With info from the article for the Nissan Cima in the Japanese Wikipedia:
Up until 1989, the Japanese tax bracket dictated a division point at the car being 4700mm long, 1700mm wide, with a 2 liter engine. Both the Nissan Cedric/Nissan Gloria and its archrival, the Toyota Crown were stretched to this very limit. When rumors came that Toyota was developing a larger, wider extension of the Crown, called the Crown Majesta Nissan acted hastily and could not get the wide version ready for the narrow version's launch in June 1987. The half-year gap in development, however, brought about many changes in design. This generation was manufactured as a 4 door hardtop, with no B-piller between the front and rear side glass windows.
The Y31 Cima is available with a 200 horsepower (149 kW) VG30DE or a 255 horsepower (190 kW) turbocharged VG30DET. The turbocharged version was especially popular, leading the media to coin the term "the Cima phenomenon". The Cedric Cima was sold at dealerships where the Nissan Laurel could be found in Japan, and the Gloria Cima was sold at Nissan dealerships that sold the Nissan Skyline. The Cima was available with an air suspension.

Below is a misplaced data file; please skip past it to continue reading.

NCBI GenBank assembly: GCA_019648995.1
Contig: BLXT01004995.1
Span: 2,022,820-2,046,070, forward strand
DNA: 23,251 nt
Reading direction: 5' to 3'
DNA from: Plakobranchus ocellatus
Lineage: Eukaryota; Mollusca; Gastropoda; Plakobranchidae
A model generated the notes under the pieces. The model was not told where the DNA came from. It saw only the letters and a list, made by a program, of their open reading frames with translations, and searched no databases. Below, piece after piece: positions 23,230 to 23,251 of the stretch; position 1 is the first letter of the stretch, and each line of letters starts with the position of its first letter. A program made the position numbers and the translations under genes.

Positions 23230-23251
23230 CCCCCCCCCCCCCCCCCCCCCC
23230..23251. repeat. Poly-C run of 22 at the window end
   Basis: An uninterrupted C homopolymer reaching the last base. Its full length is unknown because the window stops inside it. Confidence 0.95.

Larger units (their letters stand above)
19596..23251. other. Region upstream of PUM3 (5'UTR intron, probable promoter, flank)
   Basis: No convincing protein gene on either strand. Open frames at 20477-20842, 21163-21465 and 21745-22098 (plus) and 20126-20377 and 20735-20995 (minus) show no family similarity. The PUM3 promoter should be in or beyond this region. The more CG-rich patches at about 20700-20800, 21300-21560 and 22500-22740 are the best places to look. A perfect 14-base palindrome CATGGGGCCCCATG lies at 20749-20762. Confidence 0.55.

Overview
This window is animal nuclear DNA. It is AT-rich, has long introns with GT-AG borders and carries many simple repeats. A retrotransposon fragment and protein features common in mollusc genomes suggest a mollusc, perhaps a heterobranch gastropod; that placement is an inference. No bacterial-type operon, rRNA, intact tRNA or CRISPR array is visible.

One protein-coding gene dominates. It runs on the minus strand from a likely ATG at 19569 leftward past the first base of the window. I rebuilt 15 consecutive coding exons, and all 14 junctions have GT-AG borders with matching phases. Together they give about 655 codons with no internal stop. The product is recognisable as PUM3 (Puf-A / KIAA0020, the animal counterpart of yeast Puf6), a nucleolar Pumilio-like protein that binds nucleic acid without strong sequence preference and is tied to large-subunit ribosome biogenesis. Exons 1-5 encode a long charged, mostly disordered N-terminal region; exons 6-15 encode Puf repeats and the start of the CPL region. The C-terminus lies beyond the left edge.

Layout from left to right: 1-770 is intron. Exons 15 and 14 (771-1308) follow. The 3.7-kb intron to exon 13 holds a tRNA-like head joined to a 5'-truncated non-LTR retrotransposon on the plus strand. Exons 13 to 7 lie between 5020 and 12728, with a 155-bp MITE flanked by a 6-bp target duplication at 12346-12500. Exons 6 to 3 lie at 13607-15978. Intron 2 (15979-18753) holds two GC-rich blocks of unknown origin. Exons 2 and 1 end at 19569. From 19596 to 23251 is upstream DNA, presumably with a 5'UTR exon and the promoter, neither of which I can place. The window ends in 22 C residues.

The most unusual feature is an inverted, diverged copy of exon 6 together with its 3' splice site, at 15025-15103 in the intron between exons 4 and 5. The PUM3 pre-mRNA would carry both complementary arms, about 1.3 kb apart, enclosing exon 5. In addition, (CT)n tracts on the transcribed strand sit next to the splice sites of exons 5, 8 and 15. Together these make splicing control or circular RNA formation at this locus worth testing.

Following the Y32 Cedric/Gloria's June 1991 launch, the Cima was redesigned and introduced in August 1991. The car is now simply known as the Cima. The styling was more luxury-oriented with Jaguar overtones, noticeably different from the sporty first-generation Cima.
Initially the Cima was only available with the VH41DE, a short-stroke version of the VH45DE found in the first Infiniti Q45. The air suspension introduced in the previous generation was retained along with active suspension that was available on the USA-spec Infiniti Q45. Its appearance was said to reflect a more British appearance, both inside and out. An analog clock, found on most USA-spec Infinitis during the same time period, also appeared in this vehicle. AWD and a V8 engine were also added to the options list.